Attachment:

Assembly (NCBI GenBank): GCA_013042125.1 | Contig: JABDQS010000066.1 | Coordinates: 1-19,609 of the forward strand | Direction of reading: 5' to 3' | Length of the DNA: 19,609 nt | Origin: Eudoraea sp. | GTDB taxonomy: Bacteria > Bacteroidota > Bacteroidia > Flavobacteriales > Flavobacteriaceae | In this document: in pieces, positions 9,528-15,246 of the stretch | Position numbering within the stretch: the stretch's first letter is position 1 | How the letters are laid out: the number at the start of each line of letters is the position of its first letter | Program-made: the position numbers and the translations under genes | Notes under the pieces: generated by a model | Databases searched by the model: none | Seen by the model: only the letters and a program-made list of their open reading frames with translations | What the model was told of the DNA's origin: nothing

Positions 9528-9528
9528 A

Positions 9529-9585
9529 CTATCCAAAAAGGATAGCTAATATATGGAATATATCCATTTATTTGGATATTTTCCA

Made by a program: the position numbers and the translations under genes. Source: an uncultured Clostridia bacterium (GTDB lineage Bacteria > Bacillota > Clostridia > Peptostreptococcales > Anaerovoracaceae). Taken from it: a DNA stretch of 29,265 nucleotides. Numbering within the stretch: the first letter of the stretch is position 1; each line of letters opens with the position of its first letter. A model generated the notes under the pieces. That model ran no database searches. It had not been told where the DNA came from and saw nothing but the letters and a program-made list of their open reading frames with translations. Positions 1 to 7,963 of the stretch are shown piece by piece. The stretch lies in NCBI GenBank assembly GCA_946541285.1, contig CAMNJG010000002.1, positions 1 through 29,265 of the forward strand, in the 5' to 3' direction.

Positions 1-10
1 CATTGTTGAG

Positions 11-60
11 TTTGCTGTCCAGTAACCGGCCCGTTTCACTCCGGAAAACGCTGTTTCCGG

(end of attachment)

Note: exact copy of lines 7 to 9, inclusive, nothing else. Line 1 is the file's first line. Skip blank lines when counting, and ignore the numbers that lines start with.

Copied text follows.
Positions 1-10
1 CATTGTTGAG

Positions 11-60